Taking what it learns from SeaGen, Fraenkel says MCT plans to begin installation of a seven-turbine tidal farm off the coast of northern Wales in 2009 or 2010, which would provide more than eight times more electricity than SeaGen. Like the early days of aviation, Fraenkel says, it’s too early to tell how far-reaching tidal energy will be in the future. He is optimistic, though, that it will be “at the very least a niche market.”

Erin Wayman

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William E. Brooks, a U.S. Geological Survey mineral commodity specialist, has compiled the following information on silver, an ancient commodity with many modern applications.

Silver has been used for thousands of years as ornaments and utensils, for trade and as the basis of many monetary systems. The metal has played an important part in world history. Silver from the mines at Laurion, Greece, for example, financed the Greek victory over the Persians in 480 B.C. Silver from Potosi, Bolivia, helped Spain become a world power in the 16th and 17th centuries. And silver from the gold-silver ores at the Comstock Lode in Virginia City, Nev., helped keep the Union solvent during the Civil War.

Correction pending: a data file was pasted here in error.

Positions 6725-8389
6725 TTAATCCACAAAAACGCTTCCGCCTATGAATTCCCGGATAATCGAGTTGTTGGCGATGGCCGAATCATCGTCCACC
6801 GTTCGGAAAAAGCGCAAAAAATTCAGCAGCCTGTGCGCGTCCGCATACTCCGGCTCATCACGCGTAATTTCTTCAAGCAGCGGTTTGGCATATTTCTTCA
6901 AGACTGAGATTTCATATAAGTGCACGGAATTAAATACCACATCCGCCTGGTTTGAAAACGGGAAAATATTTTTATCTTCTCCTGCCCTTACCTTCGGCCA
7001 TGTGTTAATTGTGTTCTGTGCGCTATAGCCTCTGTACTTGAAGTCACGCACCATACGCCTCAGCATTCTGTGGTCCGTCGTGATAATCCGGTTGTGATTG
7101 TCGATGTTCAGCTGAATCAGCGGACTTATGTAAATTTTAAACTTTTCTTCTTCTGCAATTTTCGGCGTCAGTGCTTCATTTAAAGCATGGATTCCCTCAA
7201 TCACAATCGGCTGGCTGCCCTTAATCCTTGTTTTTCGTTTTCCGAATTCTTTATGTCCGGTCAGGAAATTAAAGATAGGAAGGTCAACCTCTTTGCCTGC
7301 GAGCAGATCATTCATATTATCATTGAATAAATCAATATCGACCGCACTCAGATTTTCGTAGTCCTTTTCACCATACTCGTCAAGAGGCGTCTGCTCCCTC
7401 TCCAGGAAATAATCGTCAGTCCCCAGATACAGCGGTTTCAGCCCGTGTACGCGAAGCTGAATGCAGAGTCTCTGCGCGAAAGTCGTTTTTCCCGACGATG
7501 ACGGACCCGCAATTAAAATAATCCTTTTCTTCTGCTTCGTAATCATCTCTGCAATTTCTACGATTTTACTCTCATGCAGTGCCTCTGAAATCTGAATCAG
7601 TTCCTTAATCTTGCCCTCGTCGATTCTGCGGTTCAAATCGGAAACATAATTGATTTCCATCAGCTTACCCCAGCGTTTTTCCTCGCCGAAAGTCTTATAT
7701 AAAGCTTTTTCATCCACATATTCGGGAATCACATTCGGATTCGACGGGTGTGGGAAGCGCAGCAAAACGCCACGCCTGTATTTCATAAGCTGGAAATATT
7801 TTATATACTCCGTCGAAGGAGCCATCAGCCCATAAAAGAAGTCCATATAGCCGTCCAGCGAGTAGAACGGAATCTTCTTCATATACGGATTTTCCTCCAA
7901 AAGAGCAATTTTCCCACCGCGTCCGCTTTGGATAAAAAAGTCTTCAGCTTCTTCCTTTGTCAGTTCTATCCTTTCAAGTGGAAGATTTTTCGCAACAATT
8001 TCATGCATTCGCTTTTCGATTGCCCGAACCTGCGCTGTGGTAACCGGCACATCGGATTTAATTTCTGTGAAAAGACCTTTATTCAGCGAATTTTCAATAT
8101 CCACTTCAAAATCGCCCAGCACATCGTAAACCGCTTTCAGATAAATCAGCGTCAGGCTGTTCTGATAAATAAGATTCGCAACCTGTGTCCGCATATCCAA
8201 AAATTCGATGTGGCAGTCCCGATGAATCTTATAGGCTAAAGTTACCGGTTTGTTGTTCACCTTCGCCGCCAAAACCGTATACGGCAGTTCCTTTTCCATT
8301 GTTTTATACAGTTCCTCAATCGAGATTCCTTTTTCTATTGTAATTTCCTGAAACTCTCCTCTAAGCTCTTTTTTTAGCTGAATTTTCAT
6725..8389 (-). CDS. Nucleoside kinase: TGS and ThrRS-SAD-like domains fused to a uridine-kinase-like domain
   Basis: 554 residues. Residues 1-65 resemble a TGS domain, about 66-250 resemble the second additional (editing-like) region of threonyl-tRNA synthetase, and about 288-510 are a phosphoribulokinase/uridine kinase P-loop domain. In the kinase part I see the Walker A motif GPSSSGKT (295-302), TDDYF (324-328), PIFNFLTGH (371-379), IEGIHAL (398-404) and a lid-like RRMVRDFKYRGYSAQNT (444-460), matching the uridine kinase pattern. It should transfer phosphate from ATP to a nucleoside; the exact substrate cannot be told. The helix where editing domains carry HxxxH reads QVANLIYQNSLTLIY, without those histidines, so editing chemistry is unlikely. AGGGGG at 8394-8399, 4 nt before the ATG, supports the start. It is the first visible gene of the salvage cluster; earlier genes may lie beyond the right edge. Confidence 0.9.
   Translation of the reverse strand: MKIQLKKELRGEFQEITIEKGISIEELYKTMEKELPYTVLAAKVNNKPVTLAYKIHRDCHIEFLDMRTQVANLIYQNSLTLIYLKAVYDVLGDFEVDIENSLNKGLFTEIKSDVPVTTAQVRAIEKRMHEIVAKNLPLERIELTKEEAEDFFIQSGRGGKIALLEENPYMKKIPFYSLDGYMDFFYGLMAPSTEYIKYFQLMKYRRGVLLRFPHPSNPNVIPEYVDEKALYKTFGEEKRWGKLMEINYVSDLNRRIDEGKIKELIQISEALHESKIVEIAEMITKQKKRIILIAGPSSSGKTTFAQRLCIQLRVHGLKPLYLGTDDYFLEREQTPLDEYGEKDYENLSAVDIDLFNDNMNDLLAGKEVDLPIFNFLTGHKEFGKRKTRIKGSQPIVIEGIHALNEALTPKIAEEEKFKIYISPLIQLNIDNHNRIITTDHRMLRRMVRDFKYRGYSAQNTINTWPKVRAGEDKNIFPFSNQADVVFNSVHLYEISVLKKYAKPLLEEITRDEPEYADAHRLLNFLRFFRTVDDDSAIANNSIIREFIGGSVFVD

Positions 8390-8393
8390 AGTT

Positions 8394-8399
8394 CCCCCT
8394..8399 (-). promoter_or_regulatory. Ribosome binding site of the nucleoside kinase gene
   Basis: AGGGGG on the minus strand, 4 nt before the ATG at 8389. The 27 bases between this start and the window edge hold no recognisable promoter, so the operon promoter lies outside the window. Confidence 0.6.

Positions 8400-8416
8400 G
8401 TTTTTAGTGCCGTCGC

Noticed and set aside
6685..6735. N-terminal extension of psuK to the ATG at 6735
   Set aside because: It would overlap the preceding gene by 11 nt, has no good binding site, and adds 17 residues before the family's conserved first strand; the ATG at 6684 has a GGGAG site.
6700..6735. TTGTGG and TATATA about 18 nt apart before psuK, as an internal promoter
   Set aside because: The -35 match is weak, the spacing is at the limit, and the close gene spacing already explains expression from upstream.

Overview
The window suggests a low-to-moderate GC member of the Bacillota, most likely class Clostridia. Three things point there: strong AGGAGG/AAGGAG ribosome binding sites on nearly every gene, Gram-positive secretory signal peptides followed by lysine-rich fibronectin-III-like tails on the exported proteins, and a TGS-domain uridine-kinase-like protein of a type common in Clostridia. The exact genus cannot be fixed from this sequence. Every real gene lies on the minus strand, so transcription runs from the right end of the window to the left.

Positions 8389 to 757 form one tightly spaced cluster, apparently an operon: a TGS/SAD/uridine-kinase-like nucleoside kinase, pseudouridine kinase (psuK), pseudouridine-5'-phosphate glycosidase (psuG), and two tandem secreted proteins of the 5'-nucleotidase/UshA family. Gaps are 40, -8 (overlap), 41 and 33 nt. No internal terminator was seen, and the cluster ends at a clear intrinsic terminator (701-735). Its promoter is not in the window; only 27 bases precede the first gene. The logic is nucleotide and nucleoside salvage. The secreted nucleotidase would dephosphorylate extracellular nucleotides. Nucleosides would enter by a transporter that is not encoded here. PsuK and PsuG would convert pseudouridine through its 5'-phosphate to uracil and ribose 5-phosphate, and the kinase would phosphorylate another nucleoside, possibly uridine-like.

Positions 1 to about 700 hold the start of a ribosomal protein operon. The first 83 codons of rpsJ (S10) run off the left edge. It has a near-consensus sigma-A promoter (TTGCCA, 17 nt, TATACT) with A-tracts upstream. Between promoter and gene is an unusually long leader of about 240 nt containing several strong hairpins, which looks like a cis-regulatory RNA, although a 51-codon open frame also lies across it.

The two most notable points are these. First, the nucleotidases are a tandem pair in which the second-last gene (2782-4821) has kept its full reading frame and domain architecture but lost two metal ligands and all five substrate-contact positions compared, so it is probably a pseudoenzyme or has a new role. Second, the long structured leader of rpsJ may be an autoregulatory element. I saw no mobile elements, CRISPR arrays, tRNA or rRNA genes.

The primary source of silver is argentiferous galena, as it is relatively abundant and relatively easy to smelt. However, there are many other ores of silver, including acanthite, anglesite, argentite, cerargyrite, cerussite, proustite, pyragyrite and stephanite, and it also occurs as a native metal. Silver may be present in many geologic environments, and byproduct silver may be obtained from the processing of copper, gold and lead-zinc ores. More than two-thirds of U.S. and world resources are contained in such polymetallic deposits and the remainder is found in silver deposits.